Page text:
2007 Part 2:
Today was the day that Phil, Chris, Gaz, Taj and Mark kicked off their tour and saw them riding down to Plymouth to catch the overnight ferry to Santander. It was also Cat’s birthday – the big one. Aside from a short 14 mile round trip to the supermarket so Pete could pick up some essentials we didn’t intend riding anywhere. Pete wanted a bit of hand-in-the-sand time this trip so knowing the seaside town of Collioure was a mere 15 minute taxi ride away we couldn’t think of a better place to spend the day celebrating Cat’s 40th.
Collioure is a beautiful little town, famed for its art and culture, and our day started off innocently enough with us wandering aimlessly around the town. We knew how the day was going to end but were trying to delay the inevitable until at least lunchtime. It was easy for us to kill some time because in addition to all the shops that filled the town, today was Wednesday which meant market day. At midday though we finally cracked and an early lunch soon became a boozy afternoon. And the rest, as they say, is history.
Sorede to Urdos
We were all suffering with varying degrees of hangovers this morning. Pete in particular was suffering with the hangover from hell and for him it was going to be a long painful day. With around a 300 mile ride in front of us we were going to take the most direct route from Urdos and this meant most of the day would be spent on motorways.
Jumping straight on A9/E15 motorway, and then the A61 at Narbonne, we spent the first 140 miles heading towards Toulouse, the tedium only broken by a stop for fuel. We then spent a further 120 miles on the A64/E80 motorway heading towards Pau. Monotonous would be an understatement and fuel stops became something to look forward to.
At Pau though we were able to pick up the N134/E7 for our final run up to Urdos – a really nice 50 mile ride. The E7 is a spectacular biking road and the run from Pau, through Oloron-Sainte-Marie, and up to Urdos was our reward after munching motorway miles all day.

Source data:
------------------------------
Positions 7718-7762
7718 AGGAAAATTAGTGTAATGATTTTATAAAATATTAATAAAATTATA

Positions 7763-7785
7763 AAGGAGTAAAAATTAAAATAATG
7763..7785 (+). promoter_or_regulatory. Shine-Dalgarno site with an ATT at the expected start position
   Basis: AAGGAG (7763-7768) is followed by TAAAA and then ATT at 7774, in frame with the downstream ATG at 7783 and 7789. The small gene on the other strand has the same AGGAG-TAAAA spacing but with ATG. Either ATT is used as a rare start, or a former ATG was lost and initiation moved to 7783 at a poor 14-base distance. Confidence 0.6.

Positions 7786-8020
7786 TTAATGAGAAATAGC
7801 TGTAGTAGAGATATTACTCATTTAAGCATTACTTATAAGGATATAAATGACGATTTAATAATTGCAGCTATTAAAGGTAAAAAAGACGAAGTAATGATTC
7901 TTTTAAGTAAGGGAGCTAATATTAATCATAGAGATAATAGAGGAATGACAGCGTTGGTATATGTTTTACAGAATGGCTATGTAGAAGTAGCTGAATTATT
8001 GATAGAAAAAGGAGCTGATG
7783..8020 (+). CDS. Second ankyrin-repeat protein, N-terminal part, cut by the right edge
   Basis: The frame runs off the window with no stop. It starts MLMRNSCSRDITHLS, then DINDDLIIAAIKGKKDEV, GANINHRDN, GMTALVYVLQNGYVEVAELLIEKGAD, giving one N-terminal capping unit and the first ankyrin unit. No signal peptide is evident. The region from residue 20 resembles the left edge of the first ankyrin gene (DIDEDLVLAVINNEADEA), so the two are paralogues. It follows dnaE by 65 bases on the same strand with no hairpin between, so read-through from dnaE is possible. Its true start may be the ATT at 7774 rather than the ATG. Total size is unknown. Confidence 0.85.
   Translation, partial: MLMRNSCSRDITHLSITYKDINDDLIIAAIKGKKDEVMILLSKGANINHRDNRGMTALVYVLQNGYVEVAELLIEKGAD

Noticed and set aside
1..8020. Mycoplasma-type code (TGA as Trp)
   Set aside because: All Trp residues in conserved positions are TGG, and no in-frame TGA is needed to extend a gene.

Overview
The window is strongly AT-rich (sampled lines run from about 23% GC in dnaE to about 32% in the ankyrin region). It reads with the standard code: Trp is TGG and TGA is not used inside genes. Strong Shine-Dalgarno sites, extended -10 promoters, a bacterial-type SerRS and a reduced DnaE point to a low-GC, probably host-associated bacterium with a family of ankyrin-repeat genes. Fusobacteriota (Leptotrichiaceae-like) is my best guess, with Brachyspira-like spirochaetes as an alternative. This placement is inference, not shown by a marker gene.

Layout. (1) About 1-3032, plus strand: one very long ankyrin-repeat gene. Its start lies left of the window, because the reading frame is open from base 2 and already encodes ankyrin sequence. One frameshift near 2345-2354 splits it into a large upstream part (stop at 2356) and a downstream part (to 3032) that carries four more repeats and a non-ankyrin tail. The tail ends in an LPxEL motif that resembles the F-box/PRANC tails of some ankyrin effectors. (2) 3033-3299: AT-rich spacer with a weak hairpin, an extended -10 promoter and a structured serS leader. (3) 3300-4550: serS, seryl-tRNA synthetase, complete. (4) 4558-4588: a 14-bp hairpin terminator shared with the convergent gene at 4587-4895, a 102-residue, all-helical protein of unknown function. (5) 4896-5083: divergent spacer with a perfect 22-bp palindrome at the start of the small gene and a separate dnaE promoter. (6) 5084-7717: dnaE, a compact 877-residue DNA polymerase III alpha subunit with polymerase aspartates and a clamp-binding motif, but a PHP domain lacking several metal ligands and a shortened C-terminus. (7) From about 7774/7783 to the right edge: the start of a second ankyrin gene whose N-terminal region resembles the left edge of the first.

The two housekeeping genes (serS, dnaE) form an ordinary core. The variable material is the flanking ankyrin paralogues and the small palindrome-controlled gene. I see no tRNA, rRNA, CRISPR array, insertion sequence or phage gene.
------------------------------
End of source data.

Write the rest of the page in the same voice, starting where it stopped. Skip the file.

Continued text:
Santander to Urdos
Phil, Chris, Gaz, Taj and Mark on the other hand had a much better prospect in front of them. Their crossing from Plymouth to Santander had been good value. They’d had a few beers, eaten in a great restaurant, and had a good nights sleep. So, feeling well rested they were raring to go.
After disembarking the ferry they jumped onto the E70 for the first 10 miles, heading towards Valdecilla, and then turned onto the CA161/CA261 and over the Puerto de Alisas. From there they rode through Arredondo to Ramales de la Victoria picking up the N269/Bi-630 to Balmaseda.
The scenery on the Bi-630 was very pretty and the road surface good, but on the hilly bits traffic tended to build up behind slower cars – not really a problem on a bike though. From Balmaseda they headed for Arceniega on the N624 – although listed as an N road the surface was very poor. From Arceniega they continued on the N624 through Amurrio and joined the AP-68 at Urquillo. This road was an improvement on the N624 and was excellent, with fast sweepers and a good surface.
They then took the motorway, and then dual carriageways N622/N1 and A2134/N104 to bypass Gasteiz Vitoria and get on the A132. From here it was on to Campezo and Acedo across to Estella. This was a terrific road with very little traffic. From Estella they took the N111/Na-601/N121/Na-234 to join the N240 a couple of miles north of Monreal, heading south-east. The first 24 miles of the N240 are nondescript but at Yesa the road runs around the Embalse de Yesa – a reservoir – and then to Jaca 38 miles away, a great bit of road. From Jaca they turned north and up the N330/E7 to Canfranc.
Avoiding the tunnel they passed through Canfranc Estacion and then up and over the Col du Somport rejoining the main road, which on the French side becomes the N134, a few miles from Urdos. The road up from Jaca is good but the pass road going up on the Spanish side is spectacular with wide, well surfaced, constant radius corners.
By late afternoon we were all reunited at Hotel des Voyageurs with the Millau group arriving first and the Santander group arriving an hour or so later. Urdos is the proverbial one horse town with nothing to do and nowhere to go outside of the hotel. The hotel however was fine. It is reasonably priced, with reasonable food, and the staff are friendly and helpful.